It is unsurprising that the Cambridge Analytica scandal emerged from a British defense contractor, SCL; Britain, despite its size, is a world centre for private military contractors and the EU’s primary centre for intelligence firms partly because it is a more opaque environment to do business - weaker lobbying laws than the United States for example. Post-9/11 counter-terror wars placed Israel as another world center for private intelligence firms, and US provides a huge market, it headquartered 122 intelligence firms in 2016. The intelligence and the inter-connected ‘influence industry’[3] are both mutually dependent upon the largescale amassing of data ‘surveillance capitalism’ creates and surged worldwide in the 2000’s as powerful clients have increasingly bought the promise data-driven surveillance and manipulation. Companies work across multiple domains, and despite the final Digital, Culture, Media and Sport committee highlighting my comments about the conflicts of interest posed by this. I argued for strict regulation of the industry but there has been little done to address problems in the influence industry in the wake of the CA scandal.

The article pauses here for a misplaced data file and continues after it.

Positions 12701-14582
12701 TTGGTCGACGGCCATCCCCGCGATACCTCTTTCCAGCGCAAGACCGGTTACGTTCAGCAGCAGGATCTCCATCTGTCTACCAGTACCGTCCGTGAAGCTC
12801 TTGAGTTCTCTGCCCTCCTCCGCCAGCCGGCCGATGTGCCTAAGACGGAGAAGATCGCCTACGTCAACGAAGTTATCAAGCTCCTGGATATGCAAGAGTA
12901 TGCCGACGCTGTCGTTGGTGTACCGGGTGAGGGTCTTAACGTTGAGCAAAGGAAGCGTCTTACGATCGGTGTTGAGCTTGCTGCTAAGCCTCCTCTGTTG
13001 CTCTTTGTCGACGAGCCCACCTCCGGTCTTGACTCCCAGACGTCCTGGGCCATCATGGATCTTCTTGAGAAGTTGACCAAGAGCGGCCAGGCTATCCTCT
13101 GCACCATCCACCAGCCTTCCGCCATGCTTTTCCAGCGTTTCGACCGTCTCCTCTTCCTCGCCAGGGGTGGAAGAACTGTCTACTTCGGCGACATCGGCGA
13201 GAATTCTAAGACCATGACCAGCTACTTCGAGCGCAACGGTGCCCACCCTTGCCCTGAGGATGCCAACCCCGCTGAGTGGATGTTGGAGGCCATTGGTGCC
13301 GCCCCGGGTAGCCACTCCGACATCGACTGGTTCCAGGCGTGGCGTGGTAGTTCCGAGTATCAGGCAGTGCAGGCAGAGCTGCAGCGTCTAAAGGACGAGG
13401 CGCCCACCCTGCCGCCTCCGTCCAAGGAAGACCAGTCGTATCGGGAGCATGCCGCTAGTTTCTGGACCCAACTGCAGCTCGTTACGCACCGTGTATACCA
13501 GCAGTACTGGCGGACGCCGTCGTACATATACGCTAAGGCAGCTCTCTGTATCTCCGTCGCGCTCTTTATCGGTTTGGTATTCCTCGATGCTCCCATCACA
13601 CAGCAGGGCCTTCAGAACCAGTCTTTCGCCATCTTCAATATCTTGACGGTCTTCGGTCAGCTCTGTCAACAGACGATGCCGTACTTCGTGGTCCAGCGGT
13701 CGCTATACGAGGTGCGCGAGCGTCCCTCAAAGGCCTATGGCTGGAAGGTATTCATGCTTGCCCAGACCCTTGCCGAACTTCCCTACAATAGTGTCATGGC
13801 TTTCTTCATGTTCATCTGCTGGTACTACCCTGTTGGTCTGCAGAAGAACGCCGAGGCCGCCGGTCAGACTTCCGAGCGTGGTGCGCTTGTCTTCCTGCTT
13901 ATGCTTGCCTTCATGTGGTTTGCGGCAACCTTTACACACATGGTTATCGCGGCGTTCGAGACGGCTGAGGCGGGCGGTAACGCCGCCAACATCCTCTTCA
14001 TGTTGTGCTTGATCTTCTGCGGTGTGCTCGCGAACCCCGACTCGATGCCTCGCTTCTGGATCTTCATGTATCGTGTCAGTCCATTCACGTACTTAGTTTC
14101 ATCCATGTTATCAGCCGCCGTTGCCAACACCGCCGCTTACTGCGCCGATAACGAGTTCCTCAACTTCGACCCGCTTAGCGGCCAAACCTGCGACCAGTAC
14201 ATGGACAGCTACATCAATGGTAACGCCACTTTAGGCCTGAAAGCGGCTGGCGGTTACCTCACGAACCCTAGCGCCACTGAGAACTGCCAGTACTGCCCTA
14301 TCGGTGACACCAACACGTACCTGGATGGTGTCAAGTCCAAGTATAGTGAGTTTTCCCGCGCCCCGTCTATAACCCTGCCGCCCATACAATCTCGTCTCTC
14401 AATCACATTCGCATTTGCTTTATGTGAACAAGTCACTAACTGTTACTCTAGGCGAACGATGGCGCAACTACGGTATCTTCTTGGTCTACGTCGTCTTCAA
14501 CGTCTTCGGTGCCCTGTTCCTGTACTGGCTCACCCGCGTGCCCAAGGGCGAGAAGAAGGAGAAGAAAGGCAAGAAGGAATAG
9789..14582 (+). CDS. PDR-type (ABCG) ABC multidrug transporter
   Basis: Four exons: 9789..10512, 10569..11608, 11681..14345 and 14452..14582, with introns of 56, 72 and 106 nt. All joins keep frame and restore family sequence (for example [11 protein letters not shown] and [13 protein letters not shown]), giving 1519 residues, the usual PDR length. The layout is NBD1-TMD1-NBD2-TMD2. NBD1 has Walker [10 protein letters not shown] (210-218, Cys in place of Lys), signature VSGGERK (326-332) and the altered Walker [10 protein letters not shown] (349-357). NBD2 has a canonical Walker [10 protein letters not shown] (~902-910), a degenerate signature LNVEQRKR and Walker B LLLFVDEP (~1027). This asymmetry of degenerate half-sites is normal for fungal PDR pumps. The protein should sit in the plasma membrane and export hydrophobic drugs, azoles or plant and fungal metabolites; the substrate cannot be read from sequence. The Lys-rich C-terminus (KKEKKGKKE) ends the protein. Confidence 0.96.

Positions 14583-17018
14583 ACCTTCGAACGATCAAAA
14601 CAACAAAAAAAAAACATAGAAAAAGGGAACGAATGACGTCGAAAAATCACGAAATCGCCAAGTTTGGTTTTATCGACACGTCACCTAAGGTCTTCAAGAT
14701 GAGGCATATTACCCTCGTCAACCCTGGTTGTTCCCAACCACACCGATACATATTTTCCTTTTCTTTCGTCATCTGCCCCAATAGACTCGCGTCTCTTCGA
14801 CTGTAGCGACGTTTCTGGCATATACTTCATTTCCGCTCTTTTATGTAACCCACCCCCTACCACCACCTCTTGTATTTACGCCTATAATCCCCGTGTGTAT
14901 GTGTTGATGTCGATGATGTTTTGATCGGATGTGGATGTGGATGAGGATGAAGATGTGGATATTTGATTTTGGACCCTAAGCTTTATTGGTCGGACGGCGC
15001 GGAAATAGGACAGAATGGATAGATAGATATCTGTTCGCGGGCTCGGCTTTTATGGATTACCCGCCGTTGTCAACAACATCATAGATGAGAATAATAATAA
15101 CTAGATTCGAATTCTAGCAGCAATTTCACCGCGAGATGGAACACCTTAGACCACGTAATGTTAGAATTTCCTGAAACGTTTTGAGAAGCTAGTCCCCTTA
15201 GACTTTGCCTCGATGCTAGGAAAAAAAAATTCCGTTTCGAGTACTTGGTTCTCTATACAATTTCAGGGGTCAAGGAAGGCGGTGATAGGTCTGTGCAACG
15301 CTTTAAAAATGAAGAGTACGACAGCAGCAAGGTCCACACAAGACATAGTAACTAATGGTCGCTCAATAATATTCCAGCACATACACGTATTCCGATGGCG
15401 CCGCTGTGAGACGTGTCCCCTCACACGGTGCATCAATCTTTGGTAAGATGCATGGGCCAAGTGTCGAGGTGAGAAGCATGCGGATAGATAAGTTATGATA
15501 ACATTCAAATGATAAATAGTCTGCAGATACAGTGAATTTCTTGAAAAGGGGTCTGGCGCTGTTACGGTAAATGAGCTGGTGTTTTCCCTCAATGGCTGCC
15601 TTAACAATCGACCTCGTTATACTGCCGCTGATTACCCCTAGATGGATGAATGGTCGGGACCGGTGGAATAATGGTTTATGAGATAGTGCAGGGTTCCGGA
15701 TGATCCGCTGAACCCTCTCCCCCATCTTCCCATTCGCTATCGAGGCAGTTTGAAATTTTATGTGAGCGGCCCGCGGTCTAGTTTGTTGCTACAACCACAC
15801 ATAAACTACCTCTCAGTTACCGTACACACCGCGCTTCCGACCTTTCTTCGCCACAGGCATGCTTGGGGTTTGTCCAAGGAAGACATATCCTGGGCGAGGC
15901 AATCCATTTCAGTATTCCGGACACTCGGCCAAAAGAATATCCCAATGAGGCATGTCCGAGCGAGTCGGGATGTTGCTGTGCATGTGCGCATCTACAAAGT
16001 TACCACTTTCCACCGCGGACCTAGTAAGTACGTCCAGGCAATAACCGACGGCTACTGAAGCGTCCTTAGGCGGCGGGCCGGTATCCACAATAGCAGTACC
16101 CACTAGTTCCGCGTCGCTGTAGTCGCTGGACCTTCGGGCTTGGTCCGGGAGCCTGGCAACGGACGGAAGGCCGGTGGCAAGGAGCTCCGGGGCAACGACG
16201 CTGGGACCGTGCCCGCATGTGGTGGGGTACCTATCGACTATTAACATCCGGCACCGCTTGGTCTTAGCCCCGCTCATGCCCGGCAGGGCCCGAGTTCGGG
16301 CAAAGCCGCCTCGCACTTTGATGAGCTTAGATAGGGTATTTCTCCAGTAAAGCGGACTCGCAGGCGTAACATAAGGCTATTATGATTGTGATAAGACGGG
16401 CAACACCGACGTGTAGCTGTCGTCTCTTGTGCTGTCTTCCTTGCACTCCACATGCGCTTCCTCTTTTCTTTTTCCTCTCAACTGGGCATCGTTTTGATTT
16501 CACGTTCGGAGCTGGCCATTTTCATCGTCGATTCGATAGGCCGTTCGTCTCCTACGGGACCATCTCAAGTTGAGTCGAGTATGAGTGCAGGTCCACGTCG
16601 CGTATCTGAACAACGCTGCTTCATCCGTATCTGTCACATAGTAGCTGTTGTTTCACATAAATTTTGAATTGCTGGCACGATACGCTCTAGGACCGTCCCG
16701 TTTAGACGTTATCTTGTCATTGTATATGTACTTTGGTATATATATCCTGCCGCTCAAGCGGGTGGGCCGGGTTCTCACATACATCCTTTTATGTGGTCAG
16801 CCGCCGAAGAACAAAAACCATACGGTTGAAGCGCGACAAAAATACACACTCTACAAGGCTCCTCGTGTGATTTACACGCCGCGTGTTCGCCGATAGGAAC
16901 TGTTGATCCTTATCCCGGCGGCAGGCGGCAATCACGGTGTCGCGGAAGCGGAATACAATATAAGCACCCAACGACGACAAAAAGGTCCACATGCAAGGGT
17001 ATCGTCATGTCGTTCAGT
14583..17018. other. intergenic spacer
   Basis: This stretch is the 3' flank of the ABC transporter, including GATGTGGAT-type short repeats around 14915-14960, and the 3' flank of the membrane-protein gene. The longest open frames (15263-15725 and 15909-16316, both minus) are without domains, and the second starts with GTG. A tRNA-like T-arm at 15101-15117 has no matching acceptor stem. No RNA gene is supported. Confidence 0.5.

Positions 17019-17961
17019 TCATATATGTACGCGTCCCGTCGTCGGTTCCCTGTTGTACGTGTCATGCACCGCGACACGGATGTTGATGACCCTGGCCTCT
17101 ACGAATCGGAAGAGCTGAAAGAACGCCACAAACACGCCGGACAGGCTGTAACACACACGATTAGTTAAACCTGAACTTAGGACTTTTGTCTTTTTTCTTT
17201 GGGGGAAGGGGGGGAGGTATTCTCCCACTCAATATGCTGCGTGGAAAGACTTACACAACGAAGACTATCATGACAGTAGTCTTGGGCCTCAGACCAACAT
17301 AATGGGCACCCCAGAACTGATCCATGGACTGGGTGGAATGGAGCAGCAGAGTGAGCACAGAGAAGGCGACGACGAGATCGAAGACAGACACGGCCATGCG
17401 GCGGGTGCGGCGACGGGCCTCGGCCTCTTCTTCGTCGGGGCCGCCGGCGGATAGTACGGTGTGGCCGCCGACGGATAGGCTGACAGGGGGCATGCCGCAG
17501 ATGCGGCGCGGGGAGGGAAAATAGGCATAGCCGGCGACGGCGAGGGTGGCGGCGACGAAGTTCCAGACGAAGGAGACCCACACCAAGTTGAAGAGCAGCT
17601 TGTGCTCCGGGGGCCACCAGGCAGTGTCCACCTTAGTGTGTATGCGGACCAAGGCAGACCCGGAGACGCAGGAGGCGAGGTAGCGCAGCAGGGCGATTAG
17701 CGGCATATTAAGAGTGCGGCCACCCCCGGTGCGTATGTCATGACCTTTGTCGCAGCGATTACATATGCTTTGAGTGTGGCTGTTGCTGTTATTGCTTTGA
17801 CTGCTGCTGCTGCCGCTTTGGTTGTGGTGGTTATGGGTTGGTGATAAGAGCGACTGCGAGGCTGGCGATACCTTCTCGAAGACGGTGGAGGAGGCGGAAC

Influence firms appear and disappear, often having no website, occasionally with vaguely worded services offered – a transparency issue common in defense. A regulator or license could require UK or US registration, a clear statement of all a companies’ services, countries it has worked in, senior directors and staff. Regulating and imposing better standards of online and offline behaviour for the influence industry would – along with measures to address transparent funding – be the longer-term solution reducing the need for reactive measures and censorship of platforms in many cases. It would address a failure here to consider the offline components of UK influence industry harms, alongside online disinformation campaigns. We also must impose codes of practice to ensure human rights based policy and companies operating abroad including their ‘partners’ and networks are held to domestic legal standards even when working abroad and fines and revocation of licenses/kite mark could be a possible penalty clear violations. UK-based influence and traditional private security companies have been observed to operate under a system of ‘self-regulation’ and national laws or working with partners to navigate the international legal space. If a company works in Human Rights Priority countries, the clients must be declared. Transparency and accountability databases can also be used to force greater transparency over these transactions and clients. Industries presently see unethical work as negative externalities of keeping your business going in the industry but this must not be standard in democracies like the US and UK – it is essential to find ways to require or incentivize through transparency a more ethical business standard as I argued in 2018.